Describe a time when you felt rejected.
Well, this one is easy. But I don't think I'll talk about the "ultimate rejection." I think I'd rather go somewhere else.
I packed the envelope so carefully, including only what they requested, nothing more and nothing less. I had worked on the contents of that envelope for nearly a year, although it was in my head longer than that. I was sending more than a query package, I was sending a dream. All my hopes were pinned on that one envelope. I sent it off with a quick prayer and a kiss for good luck - and then I waited.
About two months later, a letter came with the publisher's address on the outside. I was excited and freaked out - what would it say? The moment I opened the envelope, I saw the words, "regret to inform" and knew. It was the most devastating moment of my life, even after dealing with an ugly divorce only a few years before.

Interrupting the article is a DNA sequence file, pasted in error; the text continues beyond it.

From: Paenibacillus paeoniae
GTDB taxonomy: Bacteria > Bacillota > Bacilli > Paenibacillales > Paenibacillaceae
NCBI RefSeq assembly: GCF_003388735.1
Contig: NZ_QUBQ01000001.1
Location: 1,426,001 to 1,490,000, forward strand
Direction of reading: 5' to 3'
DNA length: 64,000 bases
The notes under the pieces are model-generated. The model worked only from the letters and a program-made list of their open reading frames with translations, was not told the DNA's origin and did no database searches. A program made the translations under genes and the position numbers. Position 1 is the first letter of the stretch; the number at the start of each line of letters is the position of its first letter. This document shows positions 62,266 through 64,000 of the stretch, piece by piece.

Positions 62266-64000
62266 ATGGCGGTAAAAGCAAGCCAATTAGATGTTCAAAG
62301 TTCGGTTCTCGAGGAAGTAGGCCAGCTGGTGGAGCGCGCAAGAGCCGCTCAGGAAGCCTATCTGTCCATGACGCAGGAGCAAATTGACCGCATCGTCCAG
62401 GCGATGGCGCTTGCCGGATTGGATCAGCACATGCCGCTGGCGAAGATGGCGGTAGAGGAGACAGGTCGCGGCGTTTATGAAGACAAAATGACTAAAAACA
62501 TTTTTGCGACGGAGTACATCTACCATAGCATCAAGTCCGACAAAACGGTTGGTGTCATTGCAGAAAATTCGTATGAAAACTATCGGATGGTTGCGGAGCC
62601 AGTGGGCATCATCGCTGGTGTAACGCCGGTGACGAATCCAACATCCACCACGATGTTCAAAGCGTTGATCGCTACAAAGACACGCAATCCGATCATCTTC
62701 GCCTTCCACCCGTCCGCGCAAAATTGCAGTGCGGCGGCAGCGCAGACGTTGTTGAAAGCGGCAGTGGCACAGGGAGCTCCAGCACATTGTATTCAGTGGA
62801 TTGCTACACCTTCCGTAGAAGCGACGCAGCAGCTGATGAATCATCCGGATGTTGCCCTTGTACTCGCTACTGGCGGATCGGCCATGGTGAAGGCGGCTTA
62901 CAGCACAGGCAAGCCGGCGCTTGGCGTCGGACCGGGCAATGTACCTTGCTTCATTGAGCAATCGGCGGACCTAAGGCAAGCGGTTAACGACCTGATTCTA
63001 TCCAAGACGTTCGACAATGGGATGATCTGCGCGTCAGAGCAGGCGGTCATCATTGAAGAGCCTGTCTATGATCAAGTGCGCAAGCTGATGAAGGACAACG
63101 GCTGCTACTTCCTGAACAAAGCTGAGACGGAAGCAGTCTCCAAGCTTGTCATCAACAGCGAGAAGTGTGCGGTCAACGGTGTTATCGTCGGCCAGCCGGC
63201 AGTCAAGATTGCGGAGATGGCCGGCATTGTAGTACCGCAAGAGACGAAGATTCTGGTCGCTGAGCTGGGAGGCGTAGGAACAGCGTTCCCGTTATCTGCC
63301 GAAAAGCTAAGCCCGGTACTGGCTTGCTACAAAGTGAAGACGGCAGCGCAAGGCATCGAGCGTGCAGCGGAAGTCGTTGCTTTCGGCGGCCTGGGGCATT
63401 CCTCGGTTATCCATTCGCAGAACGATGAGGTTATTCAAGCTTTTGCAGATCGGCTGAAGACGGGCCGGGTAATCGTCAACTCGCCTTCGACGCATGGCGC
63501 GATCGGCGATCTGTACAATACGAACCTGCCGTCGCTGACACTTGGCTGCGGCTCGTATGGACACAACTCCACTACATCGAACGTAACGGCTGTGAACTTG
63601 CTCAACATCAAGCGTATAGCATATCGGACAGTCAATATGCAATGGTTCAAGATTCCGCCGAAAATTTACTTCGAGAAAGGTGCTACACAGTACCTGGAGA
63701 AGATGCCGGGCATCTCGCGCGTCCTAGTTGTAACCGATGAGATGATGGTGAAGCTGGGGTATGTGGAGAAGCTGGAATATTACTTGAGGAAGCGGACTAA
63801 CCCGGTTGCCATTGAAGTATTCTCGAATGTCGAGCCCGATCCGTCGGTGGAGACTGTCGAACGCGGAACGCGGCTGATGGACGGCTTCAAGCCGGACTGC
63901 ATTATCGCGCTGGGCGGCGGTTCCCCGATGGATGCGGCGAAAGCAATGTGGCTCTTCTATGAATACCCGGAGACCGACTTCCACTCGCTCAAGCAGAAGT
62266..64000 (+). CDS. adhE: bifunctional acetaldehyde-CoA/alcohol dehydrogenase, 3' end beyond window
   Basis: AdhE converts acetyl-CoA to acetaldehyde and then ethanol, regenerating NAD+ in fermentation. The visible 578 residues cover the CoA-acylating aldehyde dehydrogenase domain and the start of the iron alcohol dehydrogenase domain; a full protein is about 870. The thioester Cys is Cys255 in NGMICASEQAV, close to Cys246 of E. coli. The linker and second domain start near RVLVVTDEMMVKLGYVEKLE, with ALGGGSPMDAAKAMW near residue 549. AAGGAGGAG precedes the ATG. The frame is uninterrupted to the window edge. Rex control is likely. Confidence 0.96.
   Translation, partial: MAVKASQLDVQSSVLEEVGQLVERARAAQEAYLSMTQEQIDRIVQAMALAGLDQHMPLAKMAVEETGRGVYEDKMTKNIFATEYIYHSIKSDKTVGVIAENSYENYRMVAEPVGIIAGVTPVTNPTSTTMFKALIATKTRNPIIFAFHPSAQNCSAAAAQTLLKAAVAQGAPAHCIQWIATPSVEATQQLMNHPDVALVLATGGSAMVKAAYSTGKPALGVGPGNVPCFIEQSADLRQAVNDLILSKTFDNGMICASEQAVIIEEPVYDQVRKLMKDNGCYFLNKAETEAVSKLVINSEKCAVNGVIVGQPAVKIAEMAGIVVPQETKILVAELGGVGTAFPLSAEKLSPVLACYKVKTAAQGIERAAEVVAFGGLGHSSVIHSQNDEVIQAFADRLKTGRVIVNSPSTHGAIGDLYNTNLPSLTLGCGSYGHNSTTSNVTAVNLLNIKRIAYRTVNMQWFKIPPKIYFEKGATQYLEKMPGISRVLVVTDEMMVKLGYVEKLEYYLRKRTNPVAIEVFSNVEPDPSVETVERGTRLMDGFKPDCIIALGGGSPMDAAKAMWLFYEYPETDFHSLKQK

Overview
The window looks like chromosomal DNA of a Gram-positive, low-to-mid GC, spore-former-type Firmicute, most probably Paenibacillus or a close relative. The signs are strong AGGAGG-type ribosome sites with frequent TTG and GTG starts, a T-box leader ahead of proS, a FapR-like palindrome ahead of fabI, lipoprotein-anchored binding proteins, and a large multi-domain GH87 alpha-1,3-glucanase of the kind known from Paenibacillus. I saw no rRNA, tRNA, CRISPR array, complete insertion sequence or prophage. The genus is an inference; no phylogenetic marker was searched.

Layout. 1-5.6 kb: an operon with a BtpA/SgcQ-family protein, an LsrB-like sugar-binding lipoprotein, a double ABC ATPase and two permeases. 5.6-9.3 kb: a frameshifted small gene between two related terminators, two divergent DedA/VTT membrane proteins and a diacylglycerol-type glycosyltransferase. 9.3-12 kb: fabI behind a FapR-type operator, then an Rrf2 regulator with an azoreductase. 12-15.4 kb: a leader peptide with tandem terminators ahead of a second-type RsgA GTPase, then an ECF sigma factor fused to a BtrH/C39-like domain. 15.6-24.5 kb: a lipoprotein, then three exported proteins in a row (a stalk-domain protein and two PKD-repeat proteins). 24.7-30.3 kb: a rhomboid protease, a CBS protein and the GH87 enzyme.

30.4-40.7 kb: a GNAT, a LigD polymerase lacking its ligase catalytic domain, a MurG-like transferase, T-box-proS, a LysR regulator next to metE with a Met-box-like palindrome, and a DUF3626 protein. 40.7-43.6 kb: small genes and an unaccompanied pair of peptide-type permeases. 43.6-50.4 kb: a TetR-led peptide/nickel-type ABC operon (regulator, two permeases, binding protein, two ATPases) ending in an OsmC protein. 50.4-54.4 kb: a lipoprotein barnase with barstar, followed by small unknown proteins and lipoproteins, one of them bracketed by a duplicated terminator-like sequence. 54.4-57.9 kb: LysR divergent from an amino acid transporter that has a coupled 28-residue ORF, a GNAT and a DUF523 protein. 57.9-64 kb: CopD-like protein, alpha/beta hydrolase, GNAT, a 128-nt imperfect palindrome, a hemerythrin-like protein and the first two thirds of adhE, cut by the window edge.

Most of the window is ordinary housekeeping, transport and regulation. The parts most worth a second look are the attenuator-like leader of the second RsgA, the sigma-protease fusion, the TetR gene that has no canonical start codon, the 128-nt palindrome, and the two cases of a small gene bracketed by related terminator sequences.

My first reaction was total depression. I cried for about an hour, holding the letter close to my chest, rocking back and forth on the couch, just crying. Then the rage came. I was furious that they rejected my work when they had published so much that I considered inferior to mine. I crumbled the letter into a ball and threw it across the room. I screamed at it. I left it on the floor in the corner for a few days. It took about that long for me to realize that this was a learning experience and that by receiving my first rejection letter, I was a REAL WRITER. All writers deal with rejection and you have to develop a pretty thick skin or you will eventually just give up. Since I don't want to give up, I decided to deal with the rejection and move on. It made me want to write more - and write better. Rejection doesn't have to be a negative experience. Sometimes it makes you spring into action.